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labor Defiant National Union Presidents Gathered in Pittsburgh Speak of Unity Following Janus Ruling

The message was clear: The Janus ruling — as well as the prospect of more rulings against labor as President Trump seeks to install Brett Kavanaugh on the Supreme Court — was another political attack on organized labor that unions would overcome.

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Lee Saunders, president of the American Federation of State, County and Municipal Employees, delivers a speech at the American Federation of Teachers national convention at the David L. Lawrence Convention Center on Saturday, July 14, 2018.

One of them delivered a rousing, sermon-like call to action. Another cracked a series of jokes and performed an acoustic rendition of Woody Guthrie’s “Union Maid,” with the familiar line “I’m sticking to the union.” Another put the current hardships into the context of labor history and promised to organize more workers.

The three national union presidents took the stage together Saturday at the David L. Lawrence Convention Center, Downtown, to address the American Federation of Teachers convention — and to show 3,000 educators, nurses and health professionals that organized labor stands prepared to stick together following an historic U.S. Supreme Court ruling last month that could dramatically undercut union budgets. 

“It is so important that you see us all four standing together as one,” said Lee Saunders, president of the American Federation of State, County and Municipal Employees. 

“Our four great unions enjoy indestructible bonds of solidarity,” Mr. Saunders said, his voice rising to a crescendo. “There is no daylight between us, not even an inch. And that’s never been more important than it is now.

Mr. Saunders was on the losing end of the Janus vs. AFSCME ruling in June that banned unions from collecting fees from nonmembers in the public sector. The court’s conservative majority voted 5-4 that the mandatory fees violate an individual’s free speech rights, upending 40 years of legal precedent and affecting teachers, police, bus drivers and other government employees.

Following the ruling, unions have sought publicly to project a united front while scurrying behind the scenes to ensure nonmembers continue to contribute fees that cover the costs of bargaining and enforcing contracts. (Political donations are removed from nonmember fees.)

Mr. Saunders was flanked by Lily Eskelsen-Garcia, president of the National Education Association, and Mary Kay Henry, president of the Service Employees International Union. Randi Weingarten, president of the AFT, introduced them. 

The message was clear: The Janus ruling — as well as the prospect of more rulings against labor as President Trump seeks to install Brett Kavanaugh on the Supreme Court — was another political attack on organized labor that unions would overcome.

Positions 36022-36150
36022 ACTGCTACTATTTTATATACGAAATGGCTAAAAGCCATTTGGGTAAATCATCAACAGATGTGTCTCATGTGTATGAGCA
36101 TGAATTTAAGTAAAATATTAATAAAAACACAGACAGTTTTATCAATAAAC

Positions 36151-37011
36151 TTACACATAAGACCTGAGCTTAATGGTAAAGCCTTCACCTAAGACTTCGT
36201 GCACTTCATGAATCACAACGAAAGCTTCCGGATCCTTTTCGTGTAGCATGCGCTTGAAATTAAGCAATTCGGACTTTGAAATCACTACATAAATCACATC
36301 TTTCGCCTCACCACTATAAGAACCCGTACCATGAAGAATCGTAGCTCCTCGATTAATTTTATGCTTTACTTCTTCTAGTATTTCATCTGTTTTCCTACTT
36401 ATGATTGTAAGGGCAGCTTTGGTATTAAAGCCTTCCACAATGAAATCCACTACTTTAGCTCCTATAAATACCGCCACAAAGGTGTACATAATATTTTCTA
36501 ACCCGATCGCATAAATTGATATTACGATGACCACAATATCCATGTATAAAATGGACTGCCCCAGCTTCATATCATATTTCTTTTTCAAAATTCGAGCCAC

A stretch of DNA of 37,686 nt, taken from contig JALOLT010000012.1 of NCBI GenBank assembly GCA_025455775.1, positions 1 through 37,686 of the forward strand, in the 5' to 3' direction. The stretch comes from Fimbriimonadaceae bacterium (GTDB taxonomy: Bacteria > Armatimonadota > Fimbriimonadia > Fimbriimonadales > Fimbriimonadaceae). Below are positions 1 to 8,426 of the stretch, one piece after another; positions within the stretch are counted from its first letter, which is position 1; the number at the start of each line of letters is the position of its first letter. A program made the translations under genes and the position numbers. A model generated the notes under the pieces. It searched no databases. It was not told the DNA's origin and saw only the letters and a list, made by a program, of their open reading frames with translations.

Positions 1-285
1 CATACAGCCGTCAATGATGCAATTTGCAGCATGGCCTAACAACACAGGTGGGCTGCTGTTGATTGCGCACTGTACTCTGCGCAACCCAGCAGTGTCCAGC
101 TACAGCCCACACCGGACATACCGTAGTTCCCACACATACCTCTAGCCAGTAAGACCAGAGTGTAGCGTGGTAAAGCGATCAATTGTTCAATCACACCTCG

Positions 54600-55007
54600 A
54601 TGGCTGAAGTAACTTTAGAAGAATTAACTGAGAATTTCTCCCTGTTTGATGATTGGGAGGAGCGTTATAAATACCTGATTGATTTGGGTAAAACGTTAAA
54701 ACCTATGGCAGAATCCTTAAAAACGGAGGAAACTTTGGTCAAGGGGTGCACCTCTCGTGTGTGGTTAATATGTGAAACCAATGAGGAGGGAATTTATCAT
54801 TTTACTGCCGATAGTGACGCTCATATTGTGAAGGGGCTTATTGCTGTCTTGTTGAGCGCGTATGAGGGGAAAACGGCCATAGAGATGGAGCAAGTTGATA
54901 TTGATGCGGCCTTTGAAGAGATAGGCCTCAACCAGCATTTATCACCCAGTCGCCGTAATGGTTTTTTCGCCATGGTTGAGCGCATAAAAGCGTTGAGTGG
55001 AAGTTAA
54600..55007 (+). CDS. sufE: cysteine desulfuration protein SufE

“I’m looking at you, and I don’t see fear,” Ms. Eskelsen-Garcia said to the crowd. “I’m a sixth-grade teacher from Utah who has 39 kids on rainy day recess. The Koch brothers cannot scare me!”

Ms. Henry, in an interview after her speech, said the SEIU has not changed the content of its message to members and nonmembers following the Janus ruling.

But it has expanded the ways the union reaches them, including the addition of text messages that alert members of upcoming events and urging them to contact their representative in Congress on issues important to the union. 

The SEIU started using such tactics years ago to organize more workers, she said. 

“With voters, we door-knock, we phone, we do digital outreach, we invite people to take leadership and take action,” Ms. Henry said. “Those same principles we use to motivate a vote to turnout are the principles we’re using to get people to stick with their union.”

The union has also pressed to get information about itself to new hires in public sector jobs. The union has bargained contracts that require the union get time at a new employee’s orientation to explain the benefits of joining a union and how the dues are spent. The union has allowed new members to sign up electronically. 

“I would say that our internal membership communication has matched what we do with voters” in organizing drives, Ms. Henry said. The communication has proven effective in other states that have passed right-to-work laws, which allow any workers in the public or private sector to withhold union fees. (Pennsylvania does not have such a law.) 

The SEIU has been the most prolific of all the major unions in organizing workers in the Pittsburgh region, the Pittsburgh Post-Gazette found in an analysis of data from the National Labor Relations Board.

For now, the union presidents will have big stages to make lofty promises.

Ms. Eskelsen-Garcia just wrapped up the NEA’s convention in Minneapolis a few days ago. Mr. Saunders stopped by as AFSCME’s own convention is scheduled to begin in Boston and was unavailable for an interview.

Though the travel window was tight, “I told them, I had to come to Pittsburgh and talk with you,” Mr. Saunders said.

“We’ve risen to the moment in the face of hardship before, and we will do it again,” he said.